Firstly it does not occur to many that they themselves can, and should, contribute their knowledge to Wikipedia. Before entering this project two out of three of the students had not contributed to Wikipedia before. This is often the first, and primary, hurdle to many in being part of the Wikipedia editing community. Herein, raising awareness of the ease at which one can contribute to Wikipedia is vital alongside providing a space in which to edit with support.Through this project Ewan McAndrew assisted the students in entering Wikipedia as editing and taught them the basic understandings and rules necessary to contribute. Although these can be easily learnt online, live teaching can be invaluable in quickly setting up students to edit Wikipedia. Running events on specific topics which include mini tutorials on how to edit are invaluable to adding information on Wikipedia. This is as they target those who are not currently engaged. The more people that are taught to edit Wikipedia, the more who can contribute their wealth of knowledge to Wikipedia. 

Wikipedia is a very large website, and as such the breadth of information that can be added to or edited it never ending. This can be a daunting prospect to many. As such it is much simpler, and more manageable to focus particularly on one area. From here you can create a related a worklist of pages to be added/edited, including details of what is missing. Often half the job on Wikipedia is establishing the gap in Wikipedia as there is often the incorrect presumption that everything is already there. If creating a worklist is untenable there are many project pages/worklists already available that you can work through with students. Examples of this include Women in Red which aims to create pages for women of note.”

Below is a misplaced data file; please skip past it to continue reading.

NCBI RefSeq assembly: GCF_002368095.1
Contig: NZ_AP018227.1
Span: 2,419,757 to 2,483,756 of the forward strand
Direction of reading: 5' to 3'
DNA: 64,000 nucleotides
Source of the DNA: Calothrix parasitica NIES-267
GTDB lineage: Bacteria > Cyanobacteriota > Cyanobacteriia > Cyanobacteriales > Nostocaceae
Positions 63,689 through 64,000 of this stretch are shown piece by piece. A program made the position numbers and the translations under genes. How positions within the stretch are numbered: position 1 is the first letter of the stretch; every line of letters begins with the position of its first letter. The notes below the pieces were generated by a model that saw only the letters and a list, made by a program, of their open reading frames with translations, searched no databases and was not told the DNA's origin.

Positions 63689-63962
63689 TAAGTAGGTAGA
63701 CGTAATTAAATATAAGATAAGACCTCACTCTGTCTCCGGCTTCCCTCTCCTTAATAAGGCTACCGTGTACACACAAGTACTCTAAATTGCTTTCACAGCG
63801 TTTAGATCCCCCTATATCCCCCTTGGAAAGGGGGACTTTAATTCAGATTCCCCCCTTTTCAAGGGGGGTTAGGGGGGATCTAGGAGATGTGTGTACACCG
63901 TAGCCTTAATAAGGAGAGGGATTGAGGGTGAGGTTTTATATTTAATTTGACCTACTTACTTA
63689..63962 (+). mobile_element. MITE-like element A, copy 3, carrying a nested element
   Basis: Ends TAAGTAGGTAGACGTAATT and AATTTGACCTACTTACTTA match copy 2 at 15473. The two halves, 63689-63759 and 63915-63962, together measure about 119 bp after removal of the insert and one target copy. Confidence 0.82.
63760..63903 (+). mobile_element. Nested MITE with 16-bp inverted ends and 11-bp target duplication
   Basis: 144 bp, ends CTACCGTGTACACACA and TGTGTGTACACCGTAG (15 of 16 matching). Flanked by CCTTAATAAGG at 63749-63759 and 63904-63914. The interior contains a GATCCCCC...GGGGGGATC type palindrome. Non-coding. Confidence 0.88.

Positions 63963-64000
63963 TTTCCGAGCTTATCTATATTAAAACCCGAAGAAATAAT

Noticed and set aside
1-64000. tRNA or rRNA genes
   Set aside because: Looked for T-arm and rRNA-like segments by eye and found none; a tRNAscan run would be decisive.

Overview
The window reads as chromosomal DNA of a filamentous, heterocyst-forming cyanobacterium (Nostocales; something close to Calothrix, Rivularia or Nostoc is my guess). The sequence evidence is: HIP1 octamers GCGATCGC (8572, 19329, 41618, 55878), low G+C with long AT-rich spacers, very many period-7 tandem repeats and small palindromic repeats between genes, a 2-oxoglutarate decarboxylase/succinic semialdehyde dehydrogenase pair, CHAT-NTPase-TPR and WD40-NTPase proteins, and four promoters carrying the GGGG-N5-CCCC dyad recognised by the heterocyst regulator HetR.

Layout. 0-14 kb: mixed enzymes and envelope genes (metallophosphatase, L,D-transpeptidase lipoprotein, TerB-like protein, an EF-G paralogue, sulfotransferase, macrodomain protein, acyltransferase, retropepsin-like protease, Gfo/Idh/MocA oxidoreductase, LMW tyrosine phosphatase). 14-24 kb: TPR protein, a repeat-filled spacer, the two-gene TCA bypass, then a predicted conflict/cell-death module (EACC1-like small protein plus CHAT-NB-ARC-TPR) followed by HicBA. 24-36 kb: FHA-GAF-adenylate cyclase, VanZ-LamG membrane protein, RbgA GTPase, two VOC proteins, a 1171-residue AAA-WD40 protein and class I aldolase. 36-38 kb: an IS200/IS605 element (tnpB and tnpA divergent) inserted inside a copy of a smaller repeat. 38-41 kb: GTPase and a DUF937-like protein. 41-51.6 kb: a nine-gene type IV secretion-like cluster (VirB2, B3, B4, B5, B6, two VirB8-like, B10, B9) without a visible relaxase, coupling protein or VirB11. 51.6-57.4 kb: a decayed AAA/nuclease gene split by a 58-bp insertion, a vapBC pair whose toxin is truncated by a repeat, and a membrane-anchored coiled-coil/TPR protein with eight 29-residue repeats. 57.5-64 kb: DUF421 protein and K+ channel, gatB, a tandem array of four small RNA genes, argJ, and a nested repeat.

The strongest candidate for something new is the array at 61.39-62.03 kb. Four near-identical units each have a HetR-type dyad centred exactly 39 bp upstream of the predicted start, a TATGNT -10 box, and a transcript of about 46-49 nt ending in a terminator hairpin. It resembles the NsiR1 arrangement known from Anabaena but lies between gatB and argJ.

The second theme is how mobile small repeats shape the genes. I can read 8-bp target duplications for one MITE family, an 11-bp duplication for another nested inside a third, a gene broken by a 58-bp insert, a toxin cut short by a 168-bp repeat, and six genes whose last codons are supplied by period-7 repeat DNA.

Researching LGBTQ+ History poster and the rich important stories to tell, CC-BY-SA by Eleanor Capaldi

Reflections from Eleanor:

“The strand I’ve been exploring on this project is diversifying LGBTQ+ records. These could be of individuals, organisations, projects, either historical or contemporary. Filling in the gaps of LGBTQ+ history is necessary to reflect the diversity of society over time, and to readdress inequalities that have seen these identities suppressed or erased in record. Doing so also has a role to play in validating LGBTQ+ communities as being connected to something larger, this history partly acting as defence against suggestions that being LGBTQ+ is new, and therefore temporary, to be changed. It’s a way to say – we’ve always been here. Given that the historical landscape regarding sexuality and gender has evolved over time, from the law to language, it can sometimes prove challenging to attribute LGBTQ+ identities, even when there are indications. It is a catch-22 – to be accessible on a site like Wikipedia where there needs to be evidence, but for LGBTQ+ lives such evidence may have been erased, or alternatively exist, but as a result of primary sources like oral histories, rather than secondary.